Love books? Visit York PA October 17th


Love books? Love animals? Save the Date for the fantastic first ever YORK BOOK EXPO on Saturday, October 17th. I’ll be there from 1-5 pm so please visit me at my table. Fun and free activities for the whole family! (there is a small fee to attend the keynote address)

Book Review: The First Earth Day – What Difference Did it Make

In “Before and After the First Earth Day, 1970: A History of Environmentalism, its Success, Failures and Errors” David M. Guion sets out to answer why do we observe Earth Day and what difference does it make that we acknowledge April 22 in this way?

Guion provides an overview of the American zeitgeist, as it pertains to environmentalism, from the time of The Great Depression when frugality was a virtue to the present when consumerism is a part of the American psyche too few people question.

This book is neither a bone-dry history lesson nor a guilt-inducing screed on how we’ve irretrievably screwed up our precious planet. The author has deftly woven together personal anecdotes, passages of quotations, summaries of seminal writings about the environment and more to make his point in an approachable, effective style.

A recounting of how we got this way is important to understand. In our hearts, surely we know there’s something whacky about being urged to recycle while we’re exhorted to shop more to prove our patriotism, about having to hop in a car to get a few groceries because there’s nowhere to shop in our own neighborhoods, about the myriad products in our cupboards and closets that didn’t exist a generation ago.

“Even as some people began to count the costs of America’s new prosperity on the environment, comfort with that same prosperity prevented them from thinking through their concern to its logical conclusion,” Guion writes. We’re living with the results of a disconnect “between the ethos of consumerism with the environmental problem.” Not to mention polarizing politicians, biased journalists, anti-corporate zealots and other non-scientists trying to foment fear and culpability with specious data and fright wigs.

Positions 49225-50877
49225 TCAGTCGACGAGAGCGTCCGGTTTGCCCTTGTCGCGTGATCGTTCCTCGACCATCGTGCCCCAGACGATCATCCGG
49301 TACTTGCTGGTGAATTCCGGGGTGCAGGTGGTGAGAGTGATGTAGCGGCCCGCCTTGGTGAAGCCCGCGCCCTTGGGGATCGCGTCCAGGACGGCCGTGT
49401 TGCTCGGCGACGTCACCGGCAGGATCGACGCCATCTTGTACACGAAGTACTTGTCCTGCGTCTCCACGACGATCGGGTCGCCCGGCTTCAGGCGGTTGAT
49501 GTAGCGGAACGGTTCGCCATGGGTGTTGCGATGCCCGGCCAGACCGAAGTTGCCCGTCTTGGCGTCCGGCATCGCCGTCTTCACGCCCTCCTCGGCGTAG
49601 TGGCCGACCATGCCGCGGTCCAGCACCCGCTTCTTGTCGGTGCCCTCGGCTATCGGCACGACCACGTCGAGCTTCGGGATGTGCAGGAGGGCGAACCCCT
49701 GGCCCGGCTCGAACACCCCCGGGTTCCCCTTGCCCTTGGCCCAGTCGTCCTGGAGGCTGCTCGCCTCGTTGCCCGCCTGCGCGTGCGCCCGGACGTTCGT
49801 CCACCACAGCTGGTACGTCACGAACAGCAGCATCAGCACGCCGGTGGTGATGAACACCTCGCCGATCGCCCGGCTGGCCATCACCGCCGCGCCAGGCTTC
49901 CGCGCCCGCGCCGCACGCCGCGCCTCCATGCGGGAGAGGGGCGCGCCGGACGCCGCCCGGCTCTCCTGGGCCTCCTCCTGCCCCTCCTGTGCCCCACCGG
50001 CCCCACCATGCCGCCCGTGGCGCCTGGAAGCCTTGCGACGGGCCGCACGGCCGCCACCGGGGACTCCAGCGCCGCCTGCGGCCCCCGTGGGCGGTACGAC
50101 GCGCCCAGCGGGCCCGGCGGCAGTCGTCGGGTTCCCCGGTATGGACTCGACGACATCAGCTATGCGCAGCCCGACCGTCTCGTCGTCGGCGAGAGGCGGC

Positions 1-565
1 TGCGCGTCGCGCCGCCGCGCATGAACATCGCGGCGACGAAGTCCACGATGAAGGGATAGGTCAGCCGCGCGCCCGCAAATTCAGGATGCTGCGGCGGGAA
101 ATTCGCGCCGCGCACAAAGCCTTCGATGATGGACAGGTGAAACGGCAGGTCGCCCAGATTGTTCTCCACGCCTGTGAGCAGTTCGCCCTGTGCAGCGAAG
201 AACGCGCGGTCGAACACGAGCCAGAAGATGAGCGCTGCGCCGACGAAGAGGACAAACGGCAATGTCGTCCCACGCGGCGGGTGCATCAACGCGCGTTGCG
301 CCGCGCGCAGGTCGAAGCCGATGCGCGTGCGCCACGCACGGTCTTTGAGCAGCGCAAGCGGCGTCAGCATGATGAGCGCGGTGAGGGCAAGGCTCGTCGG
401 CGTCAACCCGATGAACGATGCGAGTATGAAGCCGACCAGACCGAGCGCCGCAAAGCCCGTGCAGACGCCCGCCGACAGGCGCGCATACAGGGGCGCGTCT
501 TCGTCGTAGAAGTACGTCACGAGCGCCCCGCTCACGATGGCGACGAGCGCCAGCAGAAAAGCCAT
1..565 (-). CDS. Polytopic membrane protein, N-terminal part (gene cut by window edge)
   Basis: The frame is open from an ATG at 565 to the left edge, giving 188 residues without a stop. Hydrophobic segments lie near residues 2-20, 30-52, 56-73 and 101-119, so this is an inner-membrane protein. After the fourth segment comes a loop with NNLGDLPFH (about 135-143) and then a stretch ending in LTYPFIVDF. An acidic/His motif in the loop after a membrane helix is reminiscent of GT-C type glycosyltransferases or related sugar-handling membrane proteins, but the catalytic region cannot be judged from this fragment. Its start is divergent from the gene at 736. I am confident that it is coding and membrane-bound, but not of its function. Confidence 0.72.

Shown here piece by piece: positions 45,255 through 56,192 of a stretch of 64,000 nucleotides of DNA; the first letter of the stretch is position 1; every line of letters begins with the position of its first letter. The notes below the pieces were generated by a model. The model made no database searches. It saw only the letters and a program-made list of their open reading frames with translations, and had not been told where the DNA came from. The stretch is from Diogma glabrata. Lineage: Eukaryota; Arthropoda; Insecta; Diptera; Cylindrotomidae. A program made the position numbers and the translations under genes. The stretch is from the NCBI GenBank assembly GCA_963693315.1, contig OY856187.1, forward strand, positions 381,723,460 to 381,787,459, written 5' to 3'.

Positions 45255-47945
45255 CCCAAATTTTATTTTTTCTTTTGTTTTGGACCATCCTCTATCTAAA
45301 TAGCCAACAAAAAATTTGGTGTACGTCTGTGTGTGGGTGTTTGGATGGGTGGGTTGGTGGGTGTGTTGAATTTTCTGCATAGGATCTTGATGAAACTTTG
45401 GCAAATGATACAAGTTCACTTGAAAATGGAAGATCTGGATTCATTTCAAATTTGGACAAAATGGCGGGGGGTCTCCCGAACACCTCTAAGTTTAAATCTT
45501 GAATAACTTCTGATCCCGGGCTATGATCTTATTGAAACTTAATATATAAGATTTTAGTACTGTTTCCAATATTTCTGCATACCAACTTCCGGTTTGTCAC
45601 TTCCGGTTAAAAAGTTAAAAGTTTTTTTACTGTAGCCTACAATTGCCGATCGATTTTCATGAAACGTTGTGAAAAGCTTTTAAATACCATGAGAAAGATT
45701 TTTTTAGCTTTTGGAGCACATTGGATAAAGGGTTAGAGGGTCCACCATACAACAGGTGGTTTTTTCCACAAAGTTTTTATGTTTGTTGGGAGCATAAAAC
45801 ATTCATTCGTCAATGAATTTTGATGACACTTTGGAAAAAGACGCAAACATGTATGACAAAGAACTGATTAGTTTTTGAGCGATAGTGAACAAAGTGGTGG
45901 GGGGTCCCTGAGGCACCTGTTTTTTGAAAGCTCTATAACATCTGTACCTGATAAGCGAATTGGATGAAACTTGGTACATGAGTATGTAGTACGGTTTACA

Government policy and huge corporations can be blamed for some of the predicament we’re in today. We might just as well throw up our hands. The gov, big corps, et al are too big for us to influence. But then, as Guion sagely reminds us, governments, corporations, and other so-called faceless entities are made up of individuals. Individuals with faces. Individuals with families they love.

The last chapter “What Now? Who Is Responsible” gives readers a Here’s what you can do list. Some suggestions were novel to me, while others were what readers who are prone to read this kind of book in the first place might label as “common sense.” There’s no such thing as common sense. Just good sense. Fans of unconventional thinking will enjoy the section on using a problem to solve another problem.

Reading about how we’ve missed the mark in stewarding the natural resources of our planet can be disheartening. Even so, the overview “First Earth Day” provides is a reality check, an education, a look back that informs how we deal with day-to-day living now and in the days ahead.

Take heart. The choices individuals make do matter. While that sounds like a bromide, Guion’s thesis challenges readers to ask themselves how individual choices could not have a collective impact.

They have to. Don’t they?

(Beth Fowler is the author of the fast-paced YA Novel Ken’s War)

Authors interested in exchanging books for review can contact Beth via this blog.

Ken's War - a fast-paced books for teens and young adults.

Ken’s War – a fast-paced books for teens and young adults.